A third control loop, voltage control loop 234, controls bus voltage on DC bus 204 to a set point by transferring power or voltage between DC bus 204 and any of (1) Load/Grid 208 and/or (2) energy storage device 210, and/or (3) by transferring power or voltage from DC bus 204 to dynamic brake resistor 214. A sensor measures voltage DC bus 204 and transmits a measured voltage signal over measured voltage line 236. Bus voltage controller 234C receives the measured voltage signal from voltage line 236 and a voltage set point signal V* from voltage set point source 238. Bus voltage controller 234C generates and transmits signals to bi-directional load power converter 206 and bi-directional battery power converter 212 controlling their transmission of power or voltage between DC bus 204, load/grid 208, and energy storage device 210, respectively. In addition, bus voltage controller 234 transmits a control signal to control connection of dynamic brake resistor 214 to DC bus 204.

Power controller 201 regulates temperature to a set point by varying fuel flow, adds or removes power or current to motor/generator 10 under control of generator power converter 202 to control rotor speed to a set point as indicated by bi-directional arrow 242, and controls bus voltage to a set point by (1) applying or removing power from DC bus 204 under the control of load power converter 206 as indicated by bi-directional arrow 244, (2) applying or removing power from energy storage device 210 under the control of battery power converter 212, and (3) by removing power from DC bus 204 by modulating the connection of dynamic brake resistor 214 to DC bus 204.

Referring to FIG. 3a, it illustrates permanent magnet turbogenerator 1 including a permanent magnet motor or generator section 10. Permanent magnet generator 10 includes stator 14 and rotatable permanent magnet shaft or rotor 28. Stator 14 includes stator teeth 400. Rotor 28 includes permanent magnet rotor sleeve 12, shield 420, permanent magnet 430 and journal bearings 15A and 15B. Permanent magnet 430 may be a single piece or multiple pieces held together inside sleeve 12. The journal bearings rotatably support sleeve 12. Journal bearings 15A and 15B are preferably a compliant foil hydrodynamic fluid film-type of bearing, such as that described in U.S. Pat. No. 5,427,455, which is hereby incorporated by reference in its entirety.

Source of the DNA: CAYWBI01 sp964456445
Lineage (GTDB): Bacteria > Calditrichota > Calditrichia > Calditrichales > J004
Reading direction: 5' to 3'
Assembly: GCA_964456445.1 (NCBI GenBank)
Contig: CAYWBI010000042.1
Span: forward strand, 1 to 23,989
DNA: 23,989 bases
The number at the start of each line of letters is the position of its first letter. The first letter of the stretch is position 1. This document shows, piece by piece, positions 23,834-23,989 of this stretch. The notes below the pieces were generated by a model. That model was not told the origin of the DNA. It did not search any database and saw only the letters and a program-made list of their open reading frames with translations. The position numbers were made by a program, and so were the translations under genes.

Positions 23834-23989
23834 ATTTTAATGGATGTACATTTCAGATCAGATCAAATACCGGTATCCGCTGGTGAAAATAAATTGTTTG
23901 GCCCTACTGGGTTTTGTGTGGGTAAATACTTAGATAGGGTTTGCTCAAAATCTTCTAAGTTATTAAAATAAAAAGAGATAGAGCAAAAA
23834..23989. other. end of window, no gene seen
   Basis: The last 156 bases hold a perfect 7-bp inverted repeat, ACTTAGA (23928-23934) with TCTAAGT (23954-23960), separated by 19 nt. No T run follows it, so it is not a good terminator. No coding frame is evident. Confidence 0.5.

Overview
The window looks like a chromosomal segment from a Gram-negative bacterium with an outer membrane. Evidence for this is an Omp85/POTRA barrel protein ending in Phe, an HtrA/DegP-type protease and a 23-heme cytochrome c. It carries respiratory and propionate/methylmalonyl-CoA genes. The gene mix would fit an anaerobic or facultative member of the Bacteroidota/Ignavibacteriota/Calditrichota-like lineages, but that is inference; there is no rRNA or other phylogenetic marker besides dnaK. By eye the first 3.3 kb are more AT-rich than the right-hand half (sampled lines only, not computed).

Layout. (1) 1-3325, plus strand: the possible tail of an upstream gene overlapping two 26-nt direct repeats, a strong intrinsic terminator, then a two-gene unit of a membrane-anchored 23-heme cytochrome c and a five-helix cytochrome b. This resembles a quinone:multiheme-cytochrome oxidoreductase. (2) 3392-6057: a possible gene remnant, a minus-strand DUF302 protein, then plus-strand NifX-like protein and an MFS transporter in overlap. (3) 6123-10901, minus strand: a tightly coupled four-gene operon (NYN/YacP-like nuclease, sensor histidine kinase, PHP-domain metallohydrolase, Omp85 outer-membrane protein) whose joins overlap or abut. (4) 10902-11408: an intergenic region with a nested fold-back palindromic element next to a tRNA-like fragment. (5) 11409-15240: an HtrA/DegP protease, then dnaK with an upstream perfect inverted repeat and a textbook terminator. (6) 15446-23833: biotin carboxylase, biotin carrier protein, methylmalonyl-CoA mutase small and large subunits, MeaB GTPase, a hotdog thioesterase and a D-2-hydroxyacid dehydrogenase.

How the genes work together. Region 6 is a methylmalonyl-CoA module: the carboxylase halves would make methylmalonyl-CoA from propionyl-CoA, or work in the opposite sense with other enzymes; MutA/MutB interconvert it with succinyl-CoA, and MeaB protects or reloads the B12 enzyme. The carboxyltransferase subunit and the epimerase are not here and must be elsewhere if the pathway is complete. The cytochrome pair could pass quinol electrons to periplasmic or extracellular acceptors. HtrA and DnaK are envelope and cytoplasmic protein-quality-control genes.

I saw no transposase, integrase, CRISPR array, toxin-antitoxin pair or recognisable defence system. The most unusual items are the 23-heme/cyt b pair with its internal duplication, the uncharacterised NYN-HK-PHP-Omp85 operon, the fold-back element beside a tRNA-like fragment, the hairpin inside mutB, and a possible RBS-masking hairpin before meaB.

Shield 420 may be disposed within rotor 28. Shield 420 may be located between the exterior surface 435 of magnet 430 and the inner surface 440 of sleeve 12. Accordingly, shield 420 would be spaced apart from stator teeth 430 by sleeve 12. Shield 420 may be sized and shaped in a configuration that cooperates with sleeve 12 and magnet 430. For example, sleeve 12 and magnet 430 may be substantially cylindrical, thus one preferred shape for shield 420 is a cylinder. In one embodiment, shield 420 would be plated to the inner surface of sleeve 12. In another embodiment, shield 420 would be a foil wrapped around magnet 430.